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SHOPPING

Strong Danish krone boosts Swedish businesses

The Danish krone continues to get stronger and that it’s good news for Danish bargain hunters and Swedish shop owners.

Strong Danish krone boosts Swedish businesses
Danish bargain hunters Jørgen and Birte Jensen came from Bornholm to Malmö to do some major shopping. Photo: Johan Nilsson/TT
“There’s money to be saved here. This is a few thousand kroner more expensive in Denmark,” Danish shopper Jørgen Jensen said of the new front door he had just purchased at the Svågertorp shopping mall outside of Malmö.
 
He and his wife, Birte Jensen, live on the Danish island of Bornholm and their Swedish shopping spree had just begun. 
 
“Now we’re headed to Ikea to do some shopping for our summer house,” Birte Jensen said. 
 
The Danish krone on the rise
 
Many Skåne merchants happily recall the Danish shopping spree of 2009 when the Danish krone was at 1.50 to the Swedish krona. That exchange rate hasn’t quite been reached yet but the Danish currency is very strong once again. At the outset of the year, 100 Danish kroner corresponded to 132 Swedish kronar. Now the figure is at 138 Swedish kronar. In other words, shopping is even cheaper for Danes who cross the bridge.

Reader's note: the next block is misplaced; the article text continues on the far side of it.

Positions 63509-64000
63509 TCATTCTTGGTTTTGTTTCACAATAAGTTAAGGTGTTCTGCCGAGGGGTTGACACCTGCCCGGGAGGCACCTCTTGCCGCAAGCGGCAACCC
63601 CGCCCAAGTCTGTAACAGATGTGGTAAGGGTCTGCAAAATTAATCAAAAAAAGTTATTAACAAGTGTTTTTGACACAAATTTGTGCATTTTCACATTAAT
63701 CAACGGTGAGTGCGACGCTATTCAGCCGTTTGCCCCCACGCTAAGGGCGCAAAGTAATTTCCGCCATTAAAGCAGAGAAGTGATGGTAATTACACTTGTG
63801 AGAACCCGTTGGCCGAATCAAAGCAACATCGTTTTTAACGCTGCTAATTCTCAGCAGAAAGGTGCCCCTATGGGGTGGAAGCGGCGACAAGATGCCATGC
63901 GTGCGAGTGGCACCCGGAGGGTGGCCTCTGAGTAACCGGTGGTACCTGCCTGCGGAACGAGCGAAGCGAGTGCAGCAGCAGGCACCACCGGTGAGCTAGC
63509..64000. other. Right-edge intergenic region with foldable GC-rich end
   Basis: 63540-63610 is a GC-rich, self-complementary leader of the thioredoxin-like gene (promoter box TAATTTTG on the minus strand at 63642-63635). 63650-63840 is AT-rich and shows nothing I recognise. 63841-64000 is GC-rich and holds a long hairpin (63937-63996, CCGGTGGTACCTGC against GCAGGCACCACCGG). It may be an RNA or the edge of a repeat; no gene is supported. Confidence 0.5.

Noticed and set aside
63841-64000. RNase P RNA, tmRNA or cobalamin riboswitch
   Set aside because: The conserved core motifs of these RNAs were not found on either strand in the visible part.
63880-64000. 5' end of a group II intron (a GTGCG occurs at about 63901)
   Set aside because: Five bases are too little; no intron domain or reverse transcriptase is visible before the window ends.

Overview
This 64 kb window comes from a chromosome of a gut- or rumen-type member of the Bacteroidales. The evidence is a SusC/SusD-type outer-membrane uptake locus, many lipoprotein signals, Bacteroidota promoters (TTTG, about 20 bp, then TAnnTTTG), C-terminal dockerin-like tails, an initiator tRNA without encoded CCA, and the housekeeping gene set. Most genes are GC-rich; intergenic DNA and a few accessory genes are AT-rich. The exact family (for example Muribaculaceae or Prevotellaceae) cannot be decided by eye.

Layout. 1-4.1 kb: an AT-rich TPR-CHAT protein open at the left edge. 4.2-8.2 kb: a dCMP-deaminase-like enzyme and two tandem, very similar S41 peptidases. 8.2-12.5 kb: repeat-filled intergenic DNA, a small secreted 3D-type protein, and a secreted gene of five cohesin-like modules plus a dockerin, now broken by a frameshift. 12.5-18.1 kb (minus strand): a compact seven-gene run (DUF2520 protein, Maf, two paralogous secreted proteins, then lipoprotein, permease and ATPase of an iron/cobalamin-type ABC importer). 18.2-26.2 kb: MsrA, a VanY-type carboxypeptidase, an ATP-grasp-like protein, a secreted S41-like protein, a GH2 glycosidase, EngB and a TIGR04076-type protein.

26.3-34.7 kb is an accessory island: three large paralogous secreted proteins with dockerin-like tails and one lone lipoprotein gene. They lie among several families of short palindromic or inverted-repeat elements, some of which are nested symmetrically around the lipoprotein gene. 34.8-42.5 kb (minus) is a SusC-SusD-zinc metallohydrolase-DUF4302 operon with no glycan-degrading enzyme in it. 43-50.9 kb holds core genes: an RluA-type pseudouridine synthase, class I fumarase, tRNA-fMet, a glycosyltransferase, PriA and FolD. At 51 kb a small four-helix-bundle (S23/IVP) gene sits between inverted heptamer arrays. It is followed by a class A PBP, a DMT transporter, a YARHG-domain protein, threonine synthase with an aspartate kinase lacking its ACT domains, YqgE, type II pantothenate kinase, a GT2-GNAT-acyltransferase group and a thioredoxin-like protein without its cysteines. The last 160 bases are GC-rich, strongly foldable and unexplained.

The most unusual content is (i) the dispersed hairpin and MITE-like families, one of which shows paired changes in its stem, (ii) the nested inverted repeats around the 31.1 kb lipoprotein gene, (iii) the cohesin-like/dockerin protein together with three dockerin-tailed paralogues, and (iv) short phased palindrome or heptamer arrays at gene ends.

And that they are doing. Peter Nilsson, the store manager of Synsam at the Emporia shopping mall in Malmö, said sunglasses and contact lenses are flying off the shelves and into Danish hands. 
 
“On the weekends and Danish holidays, we have an invasion of Danish shoppers over here,” he said. 
 
Pia Sandin is the managing director of Malmö Citysamverken, which represents some 400 stores and restaurants in the southern Swedish city. She said business is booming thanks to Danish customers.
 
“It has gradually increased over the past six months. It really took off over Easter,” she said. 
 
The Danes buy everything, from candy to home decor to well-known brands, sandals and sunglasses. According to Pia Sandin, many are also interested in getting work done at a Swedish dentist. 
 
Ystad on the southern coast of Skåne is also experiencing an influx of Danish shoppers as more and more Bornholm residents are making the trek in search of bargains, local newspaper Ystads Allehanda reported. 
 
Further north, Helsingborg is also seeing more Danish visitors ready to spend money, Helsingborg City Samverkan CEO Hanna Candell told TT.